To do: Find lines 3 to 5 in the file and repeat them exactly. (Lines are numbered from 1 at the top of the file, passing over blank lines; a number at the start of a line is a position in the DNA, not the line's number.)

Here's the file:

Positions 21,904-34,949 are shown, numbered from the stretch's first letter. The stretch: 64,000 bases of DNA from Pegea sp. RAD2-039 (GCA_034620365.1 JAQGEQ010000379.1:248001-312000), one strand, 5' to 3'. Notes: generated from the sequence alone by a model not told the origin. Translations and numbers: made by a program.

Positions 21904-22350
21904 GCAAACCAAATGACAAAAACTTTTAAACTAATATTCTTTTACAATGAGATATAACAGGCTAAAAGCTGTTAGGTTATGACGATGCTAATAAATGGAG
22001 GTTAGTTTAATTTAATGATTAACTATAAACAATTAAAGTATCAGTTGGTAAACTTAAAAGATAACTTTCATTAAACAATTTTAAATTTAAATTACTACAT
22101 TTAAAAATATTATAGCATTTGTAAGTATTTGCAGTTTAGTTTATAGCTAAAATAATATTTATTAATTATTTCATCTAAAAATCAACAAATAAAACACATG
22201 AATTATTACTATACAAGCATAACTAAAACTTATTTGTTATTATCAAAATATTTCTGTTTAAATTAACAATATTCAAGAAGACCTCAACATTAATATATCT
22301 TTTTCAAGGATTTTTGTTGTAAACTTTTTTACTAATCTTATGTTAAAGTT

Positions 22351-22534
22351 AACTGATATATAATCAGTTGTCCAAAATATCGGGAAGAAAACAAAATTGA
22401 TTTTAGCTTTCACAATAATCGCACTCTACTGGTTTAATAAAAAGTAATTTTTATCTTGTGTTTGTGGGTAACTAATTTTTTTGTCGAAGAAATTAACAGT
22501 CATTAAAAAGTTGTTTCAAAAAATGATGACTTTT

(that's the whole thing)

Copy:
21904 GCAAACCAAATGACAAAAACTTTTAAACTAATATTCTTTTACAATGAGATATAACAGGCTAAAAGCTGTTAGGTTATGACGATGCTAATAAATGGAG
22001 GTTAGTTTAATTTAATGATTAACTATAAACAATTAAAGTATCAGTTGGTAAACTTAAAAGATAACTTTCATTAAACAATTTTAAATTTAAATTACTACAT
22101 TTAAAAATATTATAGCATTTGTAAGTATTTGCAGTTTAGTTTATAGCTAAAATAATATTTATTAATTATTTCATCTAAAAATCAACAAATAAAACACATG